‘Gas station heroin’ acts like an opioid on the body: Expert

(NewsNation) — The rise in use of “gas station heroin” and tranq speaks to a broader addiction crisis in the U.S., according to one expert.

Dr. Patrick Marshalek, adjunct professor at West Virginia University’s Department of Neuroscience, says the ingredient making “gas station heroine so dangerous is tianeptine.

“Tianeptine, it’s more like an antidepressant. But medications can have multiple effects on multiple receptor subtypes. At the end of the day, it’s being utilized primarily because of its impact, its opioid effects or impact upon the opioid system,” Marshalek said on “NewsNation Prime.”

“Gas station heroin” was given its street name because of how easy it is to find it. It can be purchased online, at convenience stores and in gas stations. While the drug is marketed as a dietary supplement, the U.S. Food and Drug Administration warns it is harmful and addictive.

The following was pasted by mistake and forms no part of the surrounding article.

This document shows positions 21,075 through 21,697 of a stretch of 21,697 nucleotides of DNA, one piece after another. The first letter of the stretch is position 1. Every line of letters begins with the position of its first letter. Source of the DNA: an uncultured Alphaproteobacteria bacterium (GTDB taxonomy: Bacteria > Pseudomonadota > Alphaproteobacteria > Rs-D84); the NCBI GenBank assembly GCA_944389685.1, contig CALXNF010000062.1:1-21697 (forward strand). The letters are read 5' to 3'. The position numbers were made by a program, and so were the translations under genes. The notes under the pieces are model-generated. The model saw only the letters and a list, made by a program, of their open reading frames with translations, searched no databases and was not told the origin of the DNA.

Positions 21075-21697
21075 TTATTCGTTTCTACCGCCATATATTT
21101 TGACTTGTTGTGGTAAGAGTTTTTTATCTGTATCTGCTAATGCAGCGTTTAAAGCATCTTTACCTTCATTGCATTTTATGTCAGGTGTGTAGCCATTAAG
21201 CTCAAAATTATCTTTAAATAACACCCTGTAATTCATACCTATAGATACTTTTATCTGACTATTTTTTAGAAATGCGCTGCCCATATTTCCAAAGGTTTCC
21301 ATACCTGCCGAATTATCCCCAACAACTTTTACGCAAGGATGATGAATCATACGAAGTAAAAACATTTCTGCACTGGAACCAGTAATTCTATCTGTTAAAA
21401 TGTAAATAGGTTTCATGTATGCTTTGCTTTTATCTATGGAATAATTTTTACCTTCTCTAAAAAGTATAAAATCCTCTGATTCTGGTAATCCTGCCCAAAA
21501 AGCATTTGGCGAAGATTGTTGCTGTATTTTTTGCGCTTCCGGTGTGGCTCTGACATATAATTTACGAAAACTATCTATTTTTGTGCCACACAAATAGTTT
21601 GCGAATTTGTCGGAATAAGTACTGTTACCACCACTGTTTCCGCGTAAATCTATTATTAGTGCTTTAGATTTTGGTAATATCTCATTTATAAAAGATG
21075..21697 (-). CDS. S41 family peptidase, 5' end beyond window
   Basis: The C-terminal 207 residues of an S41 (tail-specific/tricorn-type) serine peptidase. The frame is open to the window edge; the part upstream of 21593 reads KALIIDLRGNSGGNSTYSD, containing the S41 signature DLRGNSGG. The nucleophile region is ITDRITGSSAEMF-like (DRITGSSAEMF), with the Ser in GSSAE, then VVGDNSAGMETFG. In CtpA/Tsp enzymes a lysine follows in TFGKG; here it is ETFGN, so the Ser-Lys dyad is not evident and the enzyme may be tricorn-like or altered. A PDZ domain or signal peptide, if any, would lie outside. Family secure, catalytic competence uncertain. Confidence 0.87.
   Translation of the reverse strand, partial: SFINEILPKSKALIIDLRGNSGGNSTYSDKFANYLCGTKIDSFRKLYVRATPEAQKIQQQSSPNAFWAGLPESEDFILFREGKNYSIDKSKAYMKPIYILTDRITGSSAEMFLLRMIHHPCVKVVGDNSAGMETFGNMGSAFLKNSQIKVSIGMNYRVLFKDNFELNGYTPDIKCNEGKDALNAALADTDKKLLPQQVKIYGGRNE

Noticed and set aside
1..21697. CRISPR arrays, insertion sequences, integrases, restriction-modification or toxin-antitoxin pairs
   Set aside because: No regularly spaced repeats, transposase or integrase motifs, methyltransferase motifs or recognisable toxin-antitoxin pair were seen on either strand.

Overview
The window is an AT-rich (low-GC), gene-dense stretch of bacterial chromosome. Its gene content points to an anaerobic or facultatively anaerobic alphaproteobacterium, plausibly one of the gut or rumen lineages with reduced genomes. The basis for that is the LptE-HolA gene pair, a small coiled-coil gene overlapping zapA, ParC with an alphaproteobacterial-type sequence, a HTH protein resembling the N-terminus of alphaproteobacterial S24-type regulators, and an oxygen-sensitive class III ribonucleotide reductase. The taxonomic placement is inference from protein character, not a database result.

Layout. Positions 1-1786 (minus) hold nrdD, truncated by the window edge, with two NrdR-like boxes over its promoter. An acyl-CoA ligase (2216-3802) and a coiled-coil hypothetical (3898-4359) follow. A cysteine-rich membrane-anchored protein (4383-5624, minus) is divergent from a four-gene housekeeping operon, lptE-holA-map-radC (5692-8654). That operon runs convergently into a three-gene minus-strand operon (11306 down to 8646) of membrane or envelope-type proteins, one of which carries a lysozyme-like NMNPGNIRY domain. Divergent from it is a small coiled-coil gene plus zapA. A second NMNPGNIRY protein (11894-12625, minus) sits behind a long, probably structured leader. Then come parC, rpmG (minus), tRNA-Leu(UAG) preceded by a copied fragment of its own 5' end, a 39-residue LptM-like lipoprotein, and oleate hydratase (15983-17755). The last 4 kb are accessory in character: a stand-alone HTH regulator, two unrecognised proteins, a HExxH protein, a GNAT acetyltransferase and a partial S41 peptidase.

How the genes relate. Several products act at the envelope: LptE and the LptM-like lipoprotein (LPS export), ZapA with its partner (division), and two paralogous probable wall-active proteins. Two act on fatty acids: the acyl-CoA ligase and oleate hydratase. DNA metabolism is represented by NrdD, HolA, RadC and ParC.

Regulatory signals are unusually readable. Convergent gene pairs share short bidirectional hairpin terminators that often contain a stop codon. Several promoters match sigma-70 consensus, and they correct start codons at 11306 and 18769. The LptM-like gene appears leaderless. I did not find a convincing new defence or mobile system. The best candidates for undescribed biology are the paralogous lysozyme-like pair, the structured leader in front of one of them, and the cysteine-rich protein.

NewsNation spoke to several users of tianeptine, with one saying he spent $2,000 a month on the drug, sacrificing food for his family to buy more before finally quitting cold turkey.

His quitting resulted in extremely painful opioid-like withdrawal symptoms that he said lasted several days.

Public health departments are also warning about xylazine, a new illicit drug being found mixed in with other substances.

Xylazine, better known as “tranq,” is a muscle relaxant used by veterinarians to sedate or relieve pain in animals. The FDA issued warnings about the drug as it leads to skin ulcers on human bodies that can lead to amputation.

Watch Dr. Marshalek’s interview in the player above.


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